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PS Picks: '(Not) Getting Paid to Do What You Love,' a New Book That Depicts Vlogging as Aspirational Labor

PS Picks is a selection of the best things that the magazine's staff and contributors are reading, watching, or otherwise paying attention to in the worlds of art, politics, and culture.
Woman watches a YouTube chef on her laptop.

Models and actors once landed the lion's share of advertising gigs with major cosmetics companies, but, today, self-starters with digital cameras are in demand. On YouTube, over 180,000 "beauty gurus" rein in over 120 million channel subscriptions and account for 45.3 billion total views. Companies like Covergirl and L'Oréal have taken note, recruiting so-called vloggers to mug for advertisements and unveil new products. But while YouTube's top earners can make millions of dollars from the comfort of their own homes, that's not the case for most wannabe beauty vloggers, according to Brooke Duffy, a professor at Cornell University. In her new book (Not) Getting Paid to Do What You Love: Gender, Social Media, and Aspirational Work, Duffy argues that beauty vlogging sells most women a false vision of entrepreneurship and economic empowerment.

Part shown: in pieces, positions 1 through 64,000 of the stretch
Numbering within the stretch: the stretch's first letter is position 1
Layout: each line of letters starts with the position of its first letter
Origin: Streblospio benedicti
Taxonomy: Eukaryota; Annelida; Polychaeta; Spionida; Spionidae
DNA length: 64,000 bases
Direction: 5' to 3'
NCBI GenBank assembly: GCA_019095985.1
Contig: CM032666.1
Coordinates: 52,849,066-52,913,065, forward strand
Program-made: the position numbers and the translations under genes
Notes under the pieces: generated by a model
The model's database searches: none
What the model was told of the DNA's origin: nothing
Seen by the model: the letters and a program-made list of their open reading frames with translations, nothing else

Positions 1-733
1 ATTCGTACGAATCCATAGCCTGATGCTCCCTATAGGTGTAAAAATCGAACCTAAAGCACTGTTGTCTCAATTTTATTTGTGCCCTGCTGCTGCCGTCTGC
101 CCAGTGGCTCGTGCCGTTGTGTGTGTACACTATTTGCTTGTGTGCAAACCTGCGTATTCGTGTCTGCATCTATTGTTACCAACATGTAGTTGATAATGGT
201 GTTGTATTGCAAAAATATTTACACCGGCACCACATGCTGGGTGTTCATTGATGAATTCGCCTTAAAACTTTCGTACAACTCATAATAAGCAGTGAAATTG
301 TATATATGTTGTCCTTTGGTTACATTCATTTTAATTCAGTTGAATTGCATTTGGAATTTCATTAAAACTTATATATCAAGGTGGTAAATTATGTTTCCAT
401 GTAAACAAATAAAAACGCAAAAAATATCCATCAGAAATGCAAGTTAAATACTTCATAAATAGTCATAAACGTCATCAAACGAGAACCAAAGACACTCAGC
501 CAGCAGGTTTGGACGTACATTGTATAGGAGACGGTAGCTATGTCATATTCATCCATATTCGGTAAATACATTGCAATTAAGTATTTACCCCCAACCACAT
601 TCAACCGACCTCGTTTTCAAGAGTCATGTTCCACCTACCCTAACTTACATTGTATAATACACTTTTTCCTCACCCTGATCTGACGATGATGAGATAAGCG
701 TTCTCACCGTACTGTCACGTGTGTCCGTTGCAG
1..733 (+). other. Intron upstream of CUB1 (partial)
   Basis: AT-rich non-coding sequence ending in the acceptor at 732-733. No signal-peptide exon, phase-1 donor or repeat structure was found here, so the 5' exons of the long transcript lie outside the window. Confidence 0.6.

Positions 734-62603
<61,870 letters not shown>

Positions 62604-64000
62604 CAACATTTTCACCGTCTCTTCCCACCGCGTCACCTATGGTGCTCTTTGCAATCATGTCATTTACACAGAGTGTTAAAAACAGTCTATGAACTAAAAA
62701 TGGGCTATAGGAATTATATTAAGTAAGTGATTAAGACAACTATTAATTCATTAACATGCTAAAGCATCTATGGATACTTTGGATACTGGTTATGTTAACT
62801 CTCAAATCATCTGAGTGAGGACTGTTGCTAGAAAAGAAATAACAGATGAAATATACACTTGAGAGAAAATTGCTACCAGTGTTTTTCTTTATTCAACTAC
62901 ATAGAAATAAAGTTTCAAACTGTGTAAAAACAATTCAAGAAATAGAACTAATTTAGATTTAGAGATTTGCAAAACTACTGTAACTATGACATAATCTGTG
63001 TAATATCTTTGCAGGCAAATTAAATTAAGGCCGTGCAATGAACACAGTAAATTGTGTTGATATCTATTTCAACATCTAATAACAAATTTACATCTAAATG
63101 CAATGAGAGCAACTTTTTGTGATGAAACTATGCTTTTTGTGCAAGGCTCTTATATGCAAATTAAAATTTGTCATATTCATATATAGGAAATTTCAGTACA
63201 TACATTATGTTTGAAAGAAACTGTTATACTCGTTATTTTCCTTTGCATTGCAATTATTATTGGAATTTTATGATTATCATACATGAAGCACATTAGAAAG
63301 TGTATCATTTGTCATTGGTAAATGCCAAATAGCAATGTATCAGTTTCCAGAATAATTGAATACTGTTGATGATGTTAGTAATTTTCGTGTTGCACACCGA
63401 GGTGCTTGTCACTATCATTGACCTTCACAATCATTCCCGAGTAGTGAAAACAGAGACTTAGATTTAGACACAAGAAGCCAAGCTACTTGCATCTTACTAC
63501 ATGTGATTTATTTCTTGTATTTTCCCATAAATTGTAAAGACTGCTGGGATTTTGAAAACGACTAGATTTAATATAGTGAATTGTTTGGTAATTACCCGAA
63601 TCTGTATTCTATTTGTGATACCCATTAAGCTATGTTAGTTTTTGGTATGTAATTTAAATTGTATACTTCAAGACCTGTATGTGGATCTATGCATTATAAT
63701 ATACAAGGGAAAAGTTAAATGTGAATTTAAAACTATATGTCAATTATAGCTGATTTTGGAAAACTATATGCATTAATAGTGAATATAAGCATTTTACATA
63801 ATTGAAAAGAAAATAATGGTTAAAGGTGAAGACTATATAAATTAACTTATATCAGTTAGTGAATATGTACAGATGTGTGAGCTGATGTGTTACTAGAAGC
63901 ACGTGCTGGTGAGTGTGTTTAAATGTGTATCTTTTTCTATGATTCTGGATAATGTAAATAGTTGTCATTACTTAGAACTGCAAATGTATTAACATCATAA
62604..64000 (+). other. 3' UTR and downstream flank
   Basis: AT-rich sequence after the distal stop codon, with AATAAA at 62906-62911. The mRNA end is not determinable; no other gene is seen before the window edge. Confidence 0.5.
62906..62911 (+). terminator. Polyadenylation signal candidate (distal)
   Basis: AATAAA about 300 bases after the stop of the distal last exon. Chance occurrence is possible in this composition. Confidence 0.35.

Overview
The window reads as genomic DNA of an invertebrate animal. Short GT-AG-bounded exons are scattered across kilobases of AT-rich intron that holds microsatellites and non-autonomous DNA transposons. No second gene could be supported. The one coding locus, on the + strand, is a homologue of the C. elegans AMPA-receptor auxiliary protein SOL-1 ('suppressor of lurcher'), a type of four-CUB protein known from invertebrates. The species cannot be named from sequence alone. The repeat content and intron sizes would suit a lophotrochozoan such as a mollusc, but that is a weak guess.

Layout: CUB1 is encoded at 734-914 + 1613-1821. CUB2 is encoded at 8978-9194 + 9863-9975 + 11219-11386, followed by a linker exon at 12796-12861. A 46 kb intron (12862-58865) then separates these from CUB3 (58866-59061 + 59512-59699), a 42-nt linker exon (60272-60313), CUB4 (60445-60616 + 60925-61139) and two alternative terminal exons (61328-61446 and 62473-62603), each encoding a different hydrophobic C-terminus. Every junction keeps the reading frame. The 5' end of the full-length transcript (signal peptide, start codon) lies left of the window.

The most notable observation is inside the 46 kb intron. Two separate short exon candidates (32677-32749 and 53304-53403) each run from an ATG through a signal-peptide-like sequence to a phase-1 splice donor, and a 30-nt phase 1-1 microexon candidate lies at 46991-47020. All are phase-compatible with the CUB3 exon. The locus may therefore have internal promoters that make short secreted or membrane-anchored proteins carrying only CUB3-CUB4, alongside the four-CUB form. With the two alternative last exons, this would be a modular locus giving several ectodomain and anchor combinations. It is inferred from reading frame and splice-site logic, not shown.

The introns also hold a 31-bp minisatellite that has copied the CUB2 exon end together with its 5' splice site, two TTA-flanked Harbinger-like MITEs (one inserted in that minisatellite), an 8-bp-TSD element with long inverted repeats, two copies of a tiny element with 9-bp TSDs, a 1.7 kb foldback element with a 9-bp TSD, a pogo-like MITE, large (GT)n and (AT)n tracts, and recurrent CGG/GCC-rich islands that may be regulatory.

Duffy depicts vlogging as "aspirational labor"—work that brings more celebrity to cosmetics corporations than vloggers themselves. In the meantime, vloggers expend valuable time and money to "make it": In 2016, YouTube beauty guru Jamie Paige told Mic that her work is "a non-stop 24/7 job," with videos taking anywhere from six to 12 hours to record, edit, and upload; some vloggers report thousands of dollars per year in costs. With labor experts estimating that, by 2020, over 40 percent of the American workforce will be self-employed, Duffy's work situates beauty vlogging in a burgeoning labor market, while also suggesting that contract work like Uber driving and Postmates delivering still isn't lucrative for most.

A version of this story originally appeared in the August/September 2017 issue of Pacific Standard.